Prominent theories suggest that self-injurious thoughts and behaviours are negatively reinforced by decreased negative affect. The present meta-analysis quantifies effects from intensive longitudinal studies measuring negative affect and self-injurious thoughts and behaviours. We obtained data from 38 of the 79 studies (48%, 22 unique datasets) involving N = 1,644 participants (80% female, 75% white). Individual-participant data meta-analyses revealed changes in affect pre/post self-injurious thoughts and behaviours. In antecedent models, results supported increased negative affect before nonsuicidal self-injurious behaviour (k = 14, 95% CI 0.09 to 0.31) and suicidal thoughts (k = 14, 95% CI 0.03 to 0.19). For consequence models, negative affect was reduced following nonsuicidal self-injurious thoughts (k = 6, 95% CI −0.79 to −0.44), nonsuicidal self-injurious behaviours (k = 14, 95% CI −0.73 to −0.19) and suicidal thoughts (k = 13, 95% CI −0.79 to −0.23). Findings, which were not moderated by sampling strategies or sample composition, support the affect regulation function of self-injurious thoughts and behaviours.
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Although this study was not preregistered, the raw data are publicly available at https://github.com/kskuehn/NA-SITB_meta.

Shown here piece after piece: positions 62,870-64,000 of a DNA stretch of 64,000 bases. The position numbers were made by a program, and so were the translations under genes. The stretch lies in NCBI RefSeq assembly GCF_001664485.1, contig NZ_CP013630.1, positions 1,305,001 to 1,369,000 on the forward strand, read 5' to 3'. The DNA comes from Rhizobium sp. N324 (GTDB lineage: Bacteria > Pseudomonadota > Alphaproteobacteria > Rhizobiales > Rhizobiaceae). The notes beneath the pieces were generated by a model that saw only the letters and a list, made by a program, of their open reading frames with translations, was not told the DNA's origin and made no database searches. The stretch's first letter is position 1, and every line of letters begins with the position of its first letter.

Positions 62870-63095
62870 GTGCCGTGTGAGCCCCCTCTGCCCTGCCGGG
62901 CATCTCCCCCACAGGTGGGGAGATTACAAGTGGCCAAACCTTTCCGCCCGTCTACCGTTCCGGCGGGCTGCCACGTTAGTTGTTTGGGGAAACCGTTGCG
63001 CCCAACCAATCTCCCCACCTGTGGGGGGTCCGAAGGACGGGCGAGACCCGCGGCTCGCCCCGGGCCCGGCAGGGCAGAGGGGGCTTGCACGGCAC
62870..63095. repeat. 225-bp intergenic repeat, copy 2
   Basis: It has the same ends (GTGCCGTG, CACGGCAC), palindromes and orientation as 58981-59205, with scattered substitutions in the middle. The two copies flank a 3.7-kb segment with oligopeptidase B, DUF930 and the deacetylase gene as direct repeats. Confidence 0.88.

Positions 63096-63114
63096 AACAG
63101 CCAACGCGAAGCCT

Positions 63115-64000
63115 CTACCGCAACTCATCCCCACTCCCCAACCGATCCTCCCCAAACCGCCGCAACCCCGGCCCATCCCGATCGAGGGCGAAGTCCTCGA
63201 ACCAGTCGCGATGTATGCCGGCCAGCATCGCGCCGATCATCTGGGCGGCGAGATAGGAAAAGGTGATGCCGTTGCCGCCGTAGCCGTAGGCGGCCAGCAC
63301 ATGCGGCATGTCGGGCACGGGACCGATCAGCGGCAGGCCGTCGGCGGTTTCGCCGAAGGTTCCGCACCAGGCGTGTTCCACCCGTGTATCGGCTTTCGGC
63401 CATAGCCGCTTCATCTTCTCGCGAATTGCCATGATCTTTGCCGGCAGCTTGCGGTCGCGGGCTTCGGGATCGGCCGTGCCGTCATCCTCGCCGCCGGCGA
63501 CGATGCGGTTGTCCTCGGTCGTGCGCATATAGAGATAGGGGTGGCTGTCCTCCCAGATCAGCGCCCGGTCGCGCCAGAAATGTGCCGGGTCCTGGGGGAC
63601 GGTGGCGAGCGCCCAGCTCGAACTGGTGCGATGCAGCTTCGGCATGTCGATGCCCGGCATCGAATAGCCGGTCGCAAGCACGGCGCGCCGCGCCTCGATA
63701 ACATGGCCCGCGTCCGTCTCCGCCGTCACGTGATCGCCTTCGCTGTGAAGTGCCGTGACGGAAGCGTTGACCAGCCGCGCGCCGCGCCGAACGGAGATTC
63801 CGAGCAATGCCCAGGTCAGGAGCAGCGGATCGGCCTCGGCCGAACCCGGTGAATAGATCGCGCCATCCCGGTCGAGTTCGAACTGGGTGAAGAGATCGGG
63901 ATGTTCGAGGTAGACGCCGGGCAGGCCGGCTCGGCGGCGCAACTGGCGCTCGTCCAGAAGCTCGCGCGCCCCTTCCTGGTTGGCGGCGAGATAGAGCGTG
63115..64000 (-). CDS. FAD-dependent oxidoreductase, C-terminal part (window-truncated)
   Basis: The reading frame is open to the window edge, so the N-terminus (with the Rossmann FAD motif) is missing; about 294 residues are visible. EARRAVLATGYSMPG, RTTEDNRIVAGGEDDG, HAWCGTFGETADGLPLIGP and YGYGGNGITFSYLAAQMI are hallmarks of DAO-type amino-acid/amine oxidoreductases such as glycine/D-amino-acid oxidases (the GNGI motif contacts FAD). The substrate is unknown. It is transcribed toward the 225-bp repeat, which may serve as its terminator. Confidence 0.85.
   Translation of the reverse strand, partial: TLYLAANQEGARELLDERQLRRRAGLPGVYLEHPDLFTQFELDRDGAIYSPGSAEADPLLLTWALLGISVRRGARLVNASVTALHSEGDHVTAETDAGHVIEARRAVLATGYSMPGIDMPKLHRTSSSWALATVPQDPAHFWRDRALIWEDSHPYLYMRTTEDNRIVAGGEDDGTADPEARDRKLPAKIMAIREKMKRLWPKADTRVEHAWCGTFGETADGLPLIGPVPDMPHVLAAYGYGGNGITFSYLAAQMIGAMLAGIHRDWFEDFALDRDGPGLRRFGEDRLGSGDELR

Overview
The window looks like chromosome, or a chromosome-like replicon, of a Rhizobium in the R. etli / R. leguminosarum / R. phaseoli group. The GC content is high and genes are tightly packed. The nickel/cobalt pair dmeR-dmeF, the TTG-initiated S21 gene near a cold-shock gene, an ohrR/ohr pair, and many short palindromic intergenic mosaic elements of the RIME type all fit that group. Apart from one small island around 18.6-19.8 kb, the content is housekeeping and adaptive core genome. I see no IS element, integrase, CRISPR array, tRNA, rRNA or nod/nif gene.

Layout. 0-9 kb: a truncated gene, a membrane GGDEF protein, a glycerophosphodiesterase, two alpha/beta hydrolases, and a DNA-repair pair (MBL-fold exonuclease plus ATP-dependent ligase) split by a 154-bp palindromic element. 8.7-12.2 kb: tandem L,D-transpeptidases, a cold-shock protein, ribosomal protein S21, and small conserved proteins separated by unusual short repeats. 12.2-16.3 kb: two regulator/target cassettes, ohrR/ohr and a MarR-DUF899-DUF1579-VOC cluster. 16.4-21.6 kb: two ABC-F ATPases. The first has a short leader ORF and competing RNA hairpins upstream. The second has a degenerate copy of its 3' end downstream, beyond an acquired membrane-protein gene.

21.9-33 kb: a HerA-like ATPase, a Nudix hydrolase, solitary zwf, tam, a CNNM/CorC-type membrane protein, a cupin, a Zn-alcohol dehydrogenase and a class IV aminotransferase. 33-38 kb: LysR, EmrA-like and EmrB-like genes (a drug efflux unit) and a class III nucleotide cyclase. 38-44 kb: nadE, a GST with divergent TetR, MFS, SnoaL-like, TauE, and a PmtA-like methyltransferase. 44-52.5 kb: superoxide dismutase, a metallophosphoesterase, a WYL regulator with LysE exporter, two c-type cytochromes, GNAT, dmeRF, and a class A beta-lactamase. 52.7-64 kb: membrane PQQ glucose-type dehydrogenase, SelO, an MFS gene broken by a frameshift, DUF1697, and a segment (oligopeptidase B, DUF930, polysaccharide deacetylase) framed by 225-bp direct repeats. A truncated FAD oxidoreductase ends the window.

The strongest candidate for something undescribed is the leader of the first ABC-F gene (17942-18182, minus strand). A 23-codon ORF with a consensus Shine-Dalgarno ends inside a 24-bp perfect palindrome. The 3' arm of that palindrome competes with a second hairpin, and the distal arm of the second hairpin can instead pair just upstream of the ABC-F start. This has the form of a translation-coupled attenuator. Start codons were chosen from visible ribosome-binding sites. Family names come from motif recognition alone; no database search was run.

Analysis scripts are also publicly available at https://github.com/kskuehn/NA-SITB_meta.
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This research was supported by a National Research Service Award from the National Institute of Mental Health (F31MH117827, PI K.S.K.). The funders had no role in study design, data collection and analysis, decision to publish or preparation of the manuscript.
The authors thank the many individuals who contributed to this manuscript by sharing their data. We are grateful for their generosity and hope this work assists in our collective efforts to reduce the global burden of self-injury.
The authors declare no competing interests.
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Kuehn, K.S., Dora, J., Harned, M.S. et al. A meta-analysis on the affect regulation function of real-time self-injurious thoughts and behaviours. Nat Hum Behav 6, 964–974 (2022). https://doi.org/10.1038/s41562-022-01340-8
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